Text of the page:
Under Arizona birth certificate laws, there are a few ways that a man may be presumed the father. These include:
- A match of 95% or more on a genetic test affirms the man’s paternity.
- Being married to the mother ten months before the child’s birth or that the child was born in a time frame of ten months after the end of the marriage through a separation, annulment, divorce, or death. Basically, this statement means that the parents were legally wed at or around the time of conception of the child.
- Both the unmarried mother and unmarried presumptive father sign a voluntary acknowledgment of paternity.
- Both the unmarried mother and unmarried presumptive father sign the birth certificate.
In any of these cases, clear evidence that the man should not be considered the presumptive father could challenge his presumptive paternity. A court degree could also establish another man’s paternity and would dispute the presumptive paternity.
It’s often advisable for an unwed father to go through the different steps to ensure that they establish paternity in Arizona. In some cases, it may not be enough to have the father sign the birth certificate, especially if there are disagreements regarding the relationship and decisions regarding the child. One of the first steps an unwed father should take is to gain a DNA genetic test that asserts they are the father on the report. It can also be advisable for both parties to sign a voluntary acknowledgment of paternity that’s witnessed and notarized. When there are issues in establishing paternity, it’s often advisable to speak with a family law attorney to learn more about Arizona birth certificate laws and your rights regarding establishing paternity through legal methods.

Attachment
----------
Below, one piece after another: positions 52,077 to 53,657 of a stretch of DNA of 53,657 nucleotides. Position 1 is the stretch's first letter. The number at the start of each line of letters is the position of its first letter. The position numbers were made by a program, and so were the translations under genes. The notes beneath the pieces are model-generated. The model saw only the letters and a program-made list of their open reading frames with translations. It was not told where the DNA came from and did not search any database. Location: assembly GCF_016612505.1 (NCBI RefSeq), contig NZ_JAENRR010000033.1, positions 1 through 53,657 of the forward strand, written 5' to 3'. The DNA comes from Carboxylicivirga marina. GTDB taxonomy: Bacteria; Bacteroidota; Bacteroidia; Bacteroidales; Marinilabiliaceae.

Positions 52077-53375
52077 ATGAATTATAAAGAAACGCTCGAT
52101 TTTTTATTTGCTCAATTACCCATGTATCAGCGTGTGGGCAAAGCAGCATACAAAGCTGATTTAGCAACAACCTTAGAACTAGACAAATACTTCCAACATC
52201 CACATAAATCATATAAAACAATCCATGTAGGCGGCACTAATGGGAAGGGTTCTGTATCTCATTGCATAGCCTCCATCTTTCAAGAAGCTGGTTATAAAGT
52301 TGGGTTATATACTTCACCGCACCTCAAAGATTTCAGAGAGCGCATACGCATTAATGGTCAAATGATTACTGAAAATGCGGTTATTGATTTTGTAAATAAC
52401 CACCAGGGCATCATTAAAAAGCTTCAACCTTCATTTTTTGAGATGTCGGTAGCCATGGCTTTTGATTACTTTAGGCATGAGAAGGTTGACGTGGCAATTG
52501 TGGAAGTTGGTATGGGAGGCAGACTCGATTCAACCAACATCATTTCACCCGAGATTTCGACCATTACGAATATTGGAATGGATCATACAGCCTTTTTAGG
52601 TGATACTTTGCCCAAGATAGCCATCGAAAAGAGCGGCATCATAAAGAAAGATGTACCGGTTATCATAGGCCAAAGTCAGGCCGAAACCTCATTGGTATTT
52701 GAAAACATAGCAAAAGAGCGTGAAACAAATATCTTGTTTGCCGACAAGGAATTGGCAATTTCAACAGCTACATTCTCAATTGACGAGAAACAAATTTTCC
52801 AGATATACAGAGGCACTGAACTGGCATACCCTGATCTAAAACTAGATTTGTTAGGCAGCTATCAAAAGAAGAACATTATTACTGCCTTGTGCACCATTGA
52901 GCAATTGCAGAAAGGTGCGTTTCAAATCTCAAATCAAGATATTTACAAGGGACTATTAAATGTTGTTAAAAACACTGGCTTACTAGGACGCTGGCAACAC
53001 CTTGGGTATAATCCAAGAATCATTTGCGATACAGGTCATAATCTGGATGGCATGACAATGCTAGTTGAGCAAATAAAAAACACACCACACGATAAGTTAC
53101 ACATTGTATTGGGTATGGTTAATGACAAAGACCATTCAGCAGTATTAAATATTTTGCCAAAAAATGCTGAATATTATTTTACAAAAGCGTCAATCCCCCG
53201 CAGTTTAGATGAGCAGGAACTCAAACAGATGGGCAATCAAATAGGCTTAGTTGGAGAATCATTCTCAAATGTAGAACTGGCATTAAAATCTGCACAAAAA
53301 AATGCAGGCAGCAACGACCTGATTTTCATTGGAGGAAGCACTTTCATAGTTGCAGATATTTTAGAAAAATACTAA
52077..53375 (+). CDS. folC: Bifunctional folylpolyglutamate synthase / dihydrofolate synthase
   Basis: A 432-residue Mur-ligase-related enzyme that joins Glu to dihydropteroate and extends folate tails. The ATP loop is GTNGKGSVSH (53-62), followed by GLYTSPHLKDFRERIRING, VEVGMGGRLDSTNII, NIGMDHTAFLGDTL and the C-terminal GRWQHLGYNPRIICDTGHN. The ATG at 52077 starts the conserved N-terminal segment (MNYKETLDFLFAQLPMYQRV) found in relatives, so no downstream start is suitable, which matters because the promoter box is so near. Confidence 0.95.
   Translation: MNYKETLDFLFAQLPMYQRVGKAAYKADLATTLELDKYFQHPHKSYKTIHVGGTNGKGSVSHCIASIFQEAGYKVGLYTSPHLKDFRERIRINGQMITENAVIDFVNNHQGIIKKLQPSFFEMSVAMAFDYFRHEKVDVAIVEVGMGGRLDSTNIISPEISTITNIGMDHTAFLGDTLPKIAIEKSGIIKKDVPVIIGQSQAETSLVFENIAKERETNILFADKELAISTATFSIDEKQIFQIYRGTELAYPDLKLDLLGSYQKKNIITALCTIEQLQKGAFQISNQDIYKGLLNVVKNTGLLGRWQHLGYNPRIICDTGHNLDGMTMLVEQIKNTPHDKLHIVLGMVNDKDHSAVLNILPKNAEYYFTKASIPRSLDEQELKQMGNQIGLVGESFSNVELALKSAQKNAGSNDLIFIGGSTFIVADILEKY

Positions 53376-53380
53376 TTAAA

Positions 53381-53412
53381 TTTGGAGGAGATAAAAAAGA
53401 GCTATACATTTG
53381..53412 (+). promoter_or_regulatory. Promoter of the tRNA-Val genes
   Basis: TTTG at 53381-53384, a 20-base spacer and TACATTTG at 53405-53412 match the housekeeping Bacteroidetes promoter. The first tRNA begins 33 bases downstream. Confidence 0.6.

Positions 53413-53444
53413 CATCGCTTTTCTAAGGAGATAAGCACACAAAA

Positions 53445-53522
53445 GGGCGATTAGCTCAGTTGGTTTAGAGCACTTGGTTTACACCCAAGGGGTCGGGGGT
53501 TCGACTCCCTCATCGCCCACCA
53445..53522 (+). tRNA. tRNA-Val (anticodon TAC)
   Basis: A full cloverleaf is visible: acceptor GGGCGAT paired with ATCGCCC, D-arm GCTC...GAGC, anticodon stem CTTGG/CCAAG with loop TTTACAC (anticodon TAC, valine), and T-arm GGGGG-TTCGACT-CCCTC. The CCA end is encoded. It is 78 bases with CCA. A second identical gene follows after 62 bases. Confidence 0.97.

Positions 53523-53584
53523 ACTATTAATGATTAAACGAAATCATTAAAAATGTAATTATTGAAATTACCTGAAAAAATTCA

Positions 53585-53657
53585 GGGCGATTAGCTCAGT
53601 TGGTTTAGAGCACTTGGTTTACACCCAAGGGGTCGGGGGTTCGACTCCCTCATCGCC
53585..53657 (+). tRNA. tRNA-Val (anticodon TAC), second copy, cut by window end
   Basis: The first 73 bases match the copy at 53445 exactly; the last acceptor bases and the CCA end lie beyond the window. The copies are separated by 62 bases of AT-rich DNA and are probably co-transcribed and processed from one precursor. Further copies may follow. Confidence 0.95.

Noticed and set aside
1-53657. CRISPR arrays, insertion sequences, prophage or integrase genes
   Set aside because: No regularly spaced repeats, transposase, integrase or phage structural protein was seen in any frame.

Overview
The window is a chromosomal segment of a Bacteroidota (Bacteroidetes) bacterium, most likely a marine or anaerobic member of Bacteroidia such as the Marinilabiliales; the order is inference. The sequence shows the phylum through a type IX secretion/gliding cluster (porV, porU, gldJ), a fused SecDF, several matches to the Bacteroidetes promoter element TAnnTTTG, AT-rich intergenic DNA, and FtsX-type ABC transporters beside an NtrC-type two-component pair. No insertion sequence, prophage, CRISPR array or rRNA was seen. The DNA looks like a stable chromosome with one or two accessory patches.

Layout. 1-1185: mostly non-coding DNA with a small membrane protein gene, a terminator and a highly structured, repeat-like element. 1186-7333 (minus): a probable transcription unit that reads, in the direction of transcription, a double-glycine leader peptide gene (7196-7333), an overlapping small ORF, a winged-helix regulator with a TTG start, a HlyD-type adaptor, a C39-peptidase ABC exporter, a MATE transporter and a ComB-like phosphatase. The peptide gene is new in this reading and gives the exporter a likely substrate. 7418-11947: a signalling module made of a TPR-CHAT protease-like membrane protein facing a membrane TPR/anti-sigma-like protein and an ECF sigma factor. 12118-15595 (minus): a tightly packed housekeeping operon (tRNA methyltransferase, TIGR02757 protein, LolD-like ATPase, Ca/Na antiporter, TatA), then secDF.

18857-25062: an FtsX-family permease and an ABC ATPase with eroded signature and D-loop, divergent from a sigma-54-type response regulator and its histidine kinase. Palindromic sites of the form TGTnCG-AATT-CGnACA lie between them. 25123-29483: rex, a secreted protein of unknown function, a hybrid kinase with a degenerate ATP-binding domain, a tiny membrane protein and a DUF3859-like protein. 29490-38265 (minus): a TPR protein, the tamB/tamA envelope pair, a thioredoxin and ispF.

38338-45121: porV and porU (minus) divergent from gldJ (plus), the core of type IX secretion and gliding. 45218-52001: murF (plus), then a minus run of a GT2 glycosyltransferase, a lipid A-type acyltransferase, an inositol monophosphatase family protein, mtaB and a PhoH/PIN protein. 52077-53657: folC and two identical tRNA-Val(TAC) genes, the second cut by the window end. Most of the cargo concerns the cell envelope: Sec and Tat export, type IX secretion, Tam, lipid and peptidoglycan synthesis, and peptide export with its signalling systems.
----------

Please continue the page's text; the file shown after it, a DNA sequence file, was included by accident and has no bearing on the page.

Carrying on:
One thing to keep in mind with Arizona birth certificate laws and paternity lawsuits is default judgments. For example, when the mother has petitioned the court to establish paternity, but the father ignores the petition, the judge can enter a default paternity judgment. When this happens, they can order the father to pay child support. In addition, if the judge orders a DNA test, but the suspected father doesn’t take the test, the judge can enter a default judgment of paternity and order the father to pay child support.
Timeline of Establishing Paternity
The timeline of establishing paternity in Arizona is somewhat flexible depending on the needs of the circumstances. For example, paternity can be established through a petition to the court while the mother is pregnant or after the baby arrives. In cases when paternity is used to establish child support or past child support, the paternity must be filed before the child turns 18. However, if the child requires paternity to be established to be named an heir to the parent, this can be done after they have turned 18 with the proper evidence.
Understanding the requirements for Arizona birth certificate laws can be complicated, especially when considering a scenario that’s not traditional surrounding your child’s birth. However, an experienced family law attorney can help you ensure your parental rights are protected, regardless of birth records. Our divorce attorneys in Arizona can help.
Learn more about Arizona birth certificate laws when you contact us today.